Friday, October 29, 2004

The Birth of Neo-Conservativism

No term has become more abused in recent memory than
'neo-conservatism'. Often used in contemporary media
& among liberals to deride modern Republican Internationalists,
it is thrown about with no reference to its historical origins or meanings. The modern Republican Party emerged from the Depression Era
& World War II chastised for its isolationists tendencies which were codified into law with the Neutrality Act of 1924 and the refusal by the United States Senate to ratify Woodrow Wilson's proposal for a League of Nations embodied in the Versailles Treaty. On September 6 1943 at the Grand Hotel on Mackinac Island Senator Arthur Vandenberg of Michigan chaired the Mackinac Conferance of Republican leaders who endorsed FDR's proposal for a post-war United Nations. This ended 2 decades of conservative Republican isolationism and began the modern era of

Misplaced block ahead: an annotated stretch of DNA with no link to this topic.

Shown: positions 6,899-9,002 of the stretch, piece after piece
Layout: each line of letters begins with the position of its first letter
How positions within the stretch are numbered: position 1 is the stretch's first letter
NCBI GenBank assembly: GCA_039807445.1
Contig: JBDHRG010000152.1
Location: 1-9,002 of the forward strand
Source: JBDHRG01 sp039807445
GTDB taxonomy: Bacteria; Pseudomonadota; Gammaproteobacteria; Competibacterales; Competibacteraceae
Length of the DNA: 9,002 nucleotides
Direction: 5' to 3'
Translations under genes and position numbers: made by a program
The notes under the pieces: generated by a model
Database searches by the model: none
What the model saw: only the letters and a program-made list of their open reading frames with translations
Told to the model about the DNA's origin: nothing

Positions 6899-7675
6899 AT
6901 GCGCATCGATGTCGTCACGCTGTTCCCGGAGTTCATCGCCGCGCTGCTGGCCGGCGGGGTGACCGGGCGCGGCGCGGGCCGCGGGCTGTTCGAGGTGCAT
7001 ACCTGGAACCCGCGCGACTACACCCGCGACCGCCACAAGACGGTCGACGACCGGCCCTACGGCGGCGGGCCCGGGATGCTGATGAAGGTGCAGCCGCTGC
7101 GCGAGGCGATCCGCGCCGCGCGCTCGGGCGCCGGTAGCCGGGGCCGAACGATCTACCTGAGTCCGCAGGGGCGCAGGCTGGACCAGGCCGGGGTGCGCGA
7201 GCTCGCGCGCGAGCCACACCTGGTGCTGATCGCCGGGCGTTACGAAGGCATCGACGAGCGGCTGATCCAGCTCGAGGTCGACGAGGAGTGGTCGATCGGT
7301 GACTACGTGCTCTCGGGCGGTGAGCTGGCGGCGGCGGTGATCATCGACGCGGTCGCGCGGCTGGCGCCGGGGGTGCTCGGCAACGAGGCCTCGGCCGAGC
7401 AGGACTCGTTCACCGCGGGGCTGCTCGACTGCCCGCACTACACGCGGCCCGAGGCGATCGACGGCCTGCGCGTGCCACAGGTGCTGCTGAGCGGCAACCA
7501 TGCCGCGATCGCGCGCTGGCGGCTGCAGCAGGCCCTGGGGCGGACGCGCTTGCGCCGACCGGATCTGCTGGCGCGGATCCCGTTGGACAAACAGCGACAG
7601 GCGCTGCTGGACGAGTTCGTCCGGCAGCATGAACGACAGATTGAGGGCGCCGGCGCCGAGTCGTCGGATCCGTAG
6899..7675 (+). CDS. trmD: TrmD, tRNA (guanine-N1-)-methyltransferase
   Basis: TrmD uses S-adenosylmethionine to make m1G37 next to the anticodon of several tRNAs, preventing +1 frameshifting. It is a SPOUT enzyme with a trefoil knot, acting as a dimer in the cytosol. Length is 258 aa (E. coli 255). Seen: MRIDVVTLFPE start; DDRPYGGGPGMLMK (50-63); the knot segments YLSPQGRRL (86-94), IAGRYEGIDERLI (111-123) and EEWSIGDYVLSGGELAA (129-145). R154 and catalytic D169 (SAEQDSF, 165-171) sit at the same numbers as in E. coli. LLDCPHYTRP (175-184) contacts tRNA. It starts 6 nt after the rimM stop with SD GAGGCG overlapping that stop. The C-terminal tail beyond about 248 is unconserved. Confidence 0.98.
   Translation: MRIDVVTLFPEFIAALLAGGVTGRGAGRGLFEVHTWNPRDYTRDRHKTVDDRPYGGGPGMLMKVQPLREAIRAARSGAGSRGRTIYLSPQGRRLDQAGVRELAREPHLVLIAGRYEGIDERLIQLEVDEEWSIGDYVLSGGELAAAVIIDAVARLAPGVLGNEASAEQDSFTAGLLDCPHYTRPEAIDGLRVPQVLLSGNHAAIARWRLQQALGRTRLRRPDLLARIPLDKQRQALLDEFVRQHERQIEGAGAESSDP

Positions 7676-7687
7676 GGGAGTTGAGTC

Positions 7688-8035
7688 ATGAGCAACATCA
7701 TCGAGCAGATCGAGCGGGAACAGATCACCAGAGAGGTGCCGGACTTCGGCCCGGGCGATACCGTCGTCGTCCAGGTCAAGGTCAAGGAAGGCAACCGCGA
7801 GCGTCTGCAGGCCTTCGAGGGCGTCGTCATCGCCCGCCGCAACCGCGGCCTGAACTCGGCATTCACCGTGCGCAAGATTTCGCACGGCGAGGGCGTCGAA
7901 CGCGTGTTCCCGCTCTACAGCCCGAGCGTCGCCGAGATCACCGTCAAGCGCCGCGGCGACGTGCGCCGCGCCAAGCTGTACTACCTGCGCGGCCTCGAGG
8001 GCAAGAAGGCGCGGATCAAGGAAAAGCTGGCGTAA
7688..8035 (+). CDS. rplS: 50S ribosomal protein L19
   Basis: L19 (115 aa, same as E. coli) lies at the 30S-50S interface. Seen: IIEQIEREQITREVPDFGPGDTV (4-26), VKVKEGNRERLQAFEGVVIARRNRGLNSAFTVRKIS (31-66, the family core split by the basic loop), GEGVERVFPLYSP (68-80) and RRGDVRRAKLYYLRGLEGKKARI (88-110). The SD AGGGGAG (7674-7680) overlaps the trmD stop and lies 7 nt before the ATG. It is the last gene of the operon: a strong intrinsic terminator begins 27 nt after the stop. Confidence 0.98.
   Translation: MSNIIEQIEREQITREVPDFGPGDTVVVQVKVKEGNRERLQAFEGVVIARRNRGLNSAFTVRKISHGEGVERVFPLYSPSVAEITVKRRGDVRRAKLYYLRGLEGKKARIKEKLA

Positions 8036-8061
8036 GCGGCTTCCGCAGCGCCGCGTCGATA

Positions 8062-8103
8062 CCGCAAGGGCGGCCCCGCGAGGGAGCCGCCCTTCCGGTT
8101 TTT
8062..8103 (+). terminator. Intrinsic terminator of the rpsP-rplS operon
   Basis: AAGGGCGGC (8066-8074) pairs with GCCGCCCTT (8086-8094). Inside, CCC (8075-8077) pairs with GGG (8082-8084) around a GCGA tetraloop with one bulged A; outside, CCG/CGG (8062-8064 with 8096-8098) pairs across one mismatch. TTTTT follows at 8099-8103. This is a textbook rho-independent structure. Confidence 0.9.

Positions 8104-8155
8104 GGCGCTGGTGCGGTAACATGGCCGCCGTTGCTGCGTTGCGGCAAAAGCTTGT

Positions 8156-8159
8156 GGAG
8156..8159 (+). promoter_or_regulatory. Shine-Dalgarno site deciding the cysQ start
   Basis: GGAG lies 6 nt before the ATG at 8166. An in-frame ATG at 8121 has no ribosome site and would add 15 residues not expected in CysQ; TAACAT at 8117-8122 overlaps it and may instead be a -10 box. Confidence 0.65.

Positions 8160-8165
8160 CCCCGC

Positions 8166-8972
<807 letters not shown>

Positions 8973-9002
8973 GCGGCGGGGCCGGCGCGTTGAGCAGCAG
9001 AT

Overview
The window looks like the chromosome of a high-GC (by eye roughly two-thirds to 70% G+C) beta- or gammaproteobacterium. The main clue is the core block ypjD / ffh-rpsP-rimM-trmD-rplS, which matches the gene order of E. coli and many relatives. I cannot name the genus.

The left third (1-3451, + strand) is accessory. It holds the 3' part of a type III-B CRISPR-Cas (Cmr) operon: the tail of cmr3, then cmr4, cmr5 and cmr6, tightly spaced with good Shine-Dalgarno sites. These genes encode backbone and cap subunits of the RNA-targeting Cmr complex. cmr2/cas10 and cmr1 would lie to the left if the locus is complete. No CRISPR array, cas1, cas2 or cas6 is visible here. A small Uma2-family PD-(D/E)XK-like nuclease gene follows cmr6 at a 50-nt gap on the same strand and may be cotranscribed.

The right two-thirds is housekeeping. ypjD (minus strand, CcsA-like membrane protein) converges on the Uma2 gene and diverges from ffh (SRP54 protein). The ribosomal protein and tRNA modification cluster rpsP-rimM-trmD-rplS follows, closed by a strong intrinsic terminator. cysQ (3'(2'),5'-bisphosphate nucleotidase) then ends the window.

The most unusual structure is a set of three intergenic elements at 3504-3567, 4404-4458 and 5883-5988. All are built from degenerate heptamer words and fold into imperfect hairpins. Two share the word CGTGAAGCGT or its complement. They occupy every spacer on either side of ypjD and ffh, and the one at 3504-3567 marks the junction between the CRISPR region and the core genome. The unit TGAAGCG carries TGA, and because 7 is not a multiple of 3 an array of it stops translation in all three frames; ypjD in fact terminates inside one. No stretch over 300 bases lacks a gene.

neo-conservativism, i.e. Republican Internationalists, sharing the views of their Democratic co-contemporaries of the of the need for an American active interventionist foreign policy, the foreign policy of Wilson,
Franklin Roosevelt & Truman. An historical markers outside the
Grand Hotel marks the spot as the birthplace of the neo-cons.

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